FIG. 4C is a schematic drawing illustrating a flow of water in the solar shower of FIG. 1 with the diverter valve in an extreme (“hot”) position and a first water reservoir being full or substantially full of water.

FIG. 4D is a schematic drawing illustrating a flow of water in the solar shower of FIG. 1 with the diverter valve at an intermediate (between “hot” and “cold”) position and a first water reservoir being full or substantially full of water.

The images in the drawings are simplified for illustrative purposes and are not depicted to scale. To facilitate understanding, identical reference numerals are used, where possible, to designate substantially identical elements that are common to the figures, except that suffixes may be added, when appropriate, to differentiate such elements.

It has been contemplated that features or steps of one embodiment may be incorporated in other embodiments of the invention without further recitation.

DETAILED DESCRIPTION

The present invention provides a portable solar shower. The invention may advantageously be utilized as an outdoor washing apparatus in open spaces such as, for example, pools, gardens, outdoor hot tubs, campgrounds, etc.

With reference now to the figures, and in particular with reference to FIG. 1, there is depicted a schematic drawing illustrating a solar shower 100, according to one embodiment of the invention. The shower 100 includes a first water reservoir 101, a second water reservoir 103, and a shower head 116. The second water reservoir 103 is detachably connected to the first reservoir 101 through a connector portion 120. Internal pluming of the reservoirs 101 and 103 is discussed in detail below in reference to FIGS. 2-3. In operation, water contained in the reservoir 101 is heated by solar radiation 105, while the elongated, tubular shape of the reservoir 103 allows for quick transport of hot, warm and/or cold water to the shower head 116 resulting in shower spray 117.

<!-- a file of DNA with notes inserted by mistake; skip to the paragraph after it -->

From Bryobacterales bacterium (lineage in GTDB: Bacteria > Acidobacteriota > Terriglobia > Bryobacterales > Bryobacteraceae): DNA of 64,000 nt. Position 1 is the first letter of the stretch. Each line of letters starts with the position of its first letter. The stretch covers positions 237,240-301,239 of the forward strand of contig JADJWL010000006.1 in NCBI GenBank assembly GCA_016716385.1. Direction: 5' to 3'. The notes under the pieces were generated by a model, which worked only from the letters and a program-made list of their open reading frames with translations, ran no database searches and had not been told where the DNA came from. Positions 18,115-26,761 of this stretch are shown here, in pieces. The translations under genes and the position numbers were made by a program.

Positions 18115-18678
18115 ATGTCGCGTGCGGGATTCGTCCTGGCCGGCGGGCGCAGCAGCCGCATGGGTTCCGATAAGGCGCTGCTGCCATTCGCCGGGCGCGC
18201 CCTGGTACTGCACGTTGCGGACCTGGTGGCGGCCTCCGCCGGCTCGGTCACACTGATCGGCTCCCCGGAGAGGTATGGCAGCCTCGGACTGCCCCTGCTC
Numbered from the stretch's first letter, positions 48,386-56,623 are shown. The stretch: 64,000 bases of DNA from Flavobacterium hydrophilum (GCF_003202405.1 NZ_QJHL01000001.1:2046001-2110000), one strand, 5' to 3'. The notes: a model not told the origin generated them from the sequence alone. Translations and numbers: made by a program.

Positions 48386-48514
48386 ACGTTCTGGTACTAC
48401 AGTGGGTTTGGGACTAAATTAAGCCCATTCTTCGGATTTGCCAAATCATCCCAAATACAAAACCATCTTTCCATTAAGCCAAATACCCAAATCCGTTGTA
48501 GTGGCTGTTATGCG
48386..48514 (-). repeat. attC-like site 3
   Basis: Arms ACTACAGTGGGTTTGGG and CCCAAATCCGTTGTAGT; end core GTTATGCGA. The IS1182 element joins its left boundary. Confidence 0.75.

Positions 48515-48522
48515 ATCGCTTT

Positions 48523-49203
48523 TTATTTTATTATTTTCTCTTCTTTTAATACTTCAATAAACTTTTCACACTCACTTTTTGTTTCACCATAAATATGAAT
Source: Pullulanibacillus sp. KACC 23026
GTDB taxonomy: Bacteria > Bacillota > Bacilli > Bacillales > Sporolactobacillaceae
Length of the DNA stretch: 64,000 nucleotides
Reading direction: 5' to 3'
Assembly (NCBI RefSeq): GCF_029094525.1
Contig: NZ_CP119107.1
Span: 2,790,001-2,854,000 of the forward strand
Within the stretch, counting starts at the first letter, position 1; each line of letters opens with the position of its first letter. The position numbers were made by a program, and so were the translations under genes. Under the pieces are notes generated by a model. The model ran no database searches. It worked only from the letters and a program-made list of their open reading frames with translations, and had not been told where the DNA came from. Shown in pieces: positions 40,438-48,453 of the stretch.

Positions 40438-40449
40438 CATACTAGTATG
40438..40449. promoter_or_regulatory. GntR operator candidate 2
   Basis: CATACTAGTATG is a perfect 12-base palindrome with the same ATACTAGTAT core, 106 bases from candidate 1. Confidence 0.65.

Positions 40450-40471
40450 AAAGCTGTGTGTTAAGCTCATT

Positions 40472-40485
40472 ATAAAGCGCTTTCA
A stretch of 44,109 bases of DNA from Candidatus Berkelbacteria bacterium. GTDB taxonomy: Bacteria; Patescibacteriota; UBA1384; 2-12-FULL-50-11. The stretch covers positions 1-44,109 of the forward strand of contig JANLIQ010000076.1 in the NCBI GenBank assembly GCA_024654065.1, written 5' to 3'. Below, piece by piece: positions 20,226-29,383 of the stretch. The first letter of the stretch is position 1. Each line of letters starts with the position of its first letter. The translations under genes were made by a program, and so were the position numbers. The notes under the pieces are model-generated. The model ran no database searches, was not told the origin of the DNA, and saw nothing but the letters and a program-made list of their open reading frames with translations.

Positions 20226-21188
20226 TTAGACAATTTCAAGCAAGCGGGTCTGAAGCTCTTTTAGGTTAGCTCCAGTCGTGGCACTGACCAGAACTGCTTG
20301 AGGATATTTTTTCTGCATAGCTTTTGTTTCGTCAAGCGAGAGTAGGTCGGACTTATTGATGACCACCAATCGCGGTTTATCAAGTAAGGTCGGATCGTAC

The reservoir 101 generally includes an enclosure 102, an intake port 106, a diverter valve 110 having a handle 112, and a base 108. The base 108 supports the shower 100 in an operational position (for example, substantially vertical position). The shower 100 may be coupled to a water source (for example, residential water plumbing or an attachment thereto, such as a garden hose, etc.) via the intake port 106. The flow and temperature of the water flowing into and sprayed by the shower head 116 are regulated using the diverter valve 110.

Typically, the enclosure 102 has a form factor of an elongated cylinder that, in cross-sections, has circular, rectangular, and the like shapes. The enclosure 102 may be fabricated from polymers, plastics, composites, metals, alloys, or a combination thereof. In one exemplary embodiment, the enclosure 102 is fabricated from polyvinyl chloride (“PVC”), polyethylene (“PE”), polypropylene (“PP”), acrylonitrile butadiene styrene (“ABS”) or acrylonitrile styrene acrylate (“ASA”) using, for example, injection-molding or extrusion techniques.

The reservoir 103 generally includes an enclosure 104 having a first end 104A for detachably connecting to reservoir 101 (by means of the connector portion 120), a second curved end 104B for connecting to the shower head 116, and an outlet port 114 adapted for coupling the second curved end 104B of enclosure 104 to the shower head 116. In one embodiment, a length 124 of the water reservoir 103 (about 3-3.5 feet) is approximately equal to a length 122 of the water reservoir 101.

Typically, the enclosure 104 has a form factor of an elongated cylinder that, in cross-sections, has circular, rectangular, and the like shapes. The enclosure 104 may be fabricated from polymers, plastics, composites, metals, alloys, or a combination thereof. In one exemplary embodiment, the enclosure 104 is fabricated from stainless steel, copper or any other metal based material suitable for use as plumbing piping. In an exemplary embodiment, enclosure 104 is elongated and tubular in shape and is comprised of stainless steel. Alternatively, the second end 104A of the enclosure 104 is not curved, i.e., it is substantially vertical, and the coupler 114 and shower head 116 are configured so as to allow the shower head to face substantially downward in an appropriate shower spray angle, which a user may modify by adjusting the shower head 116.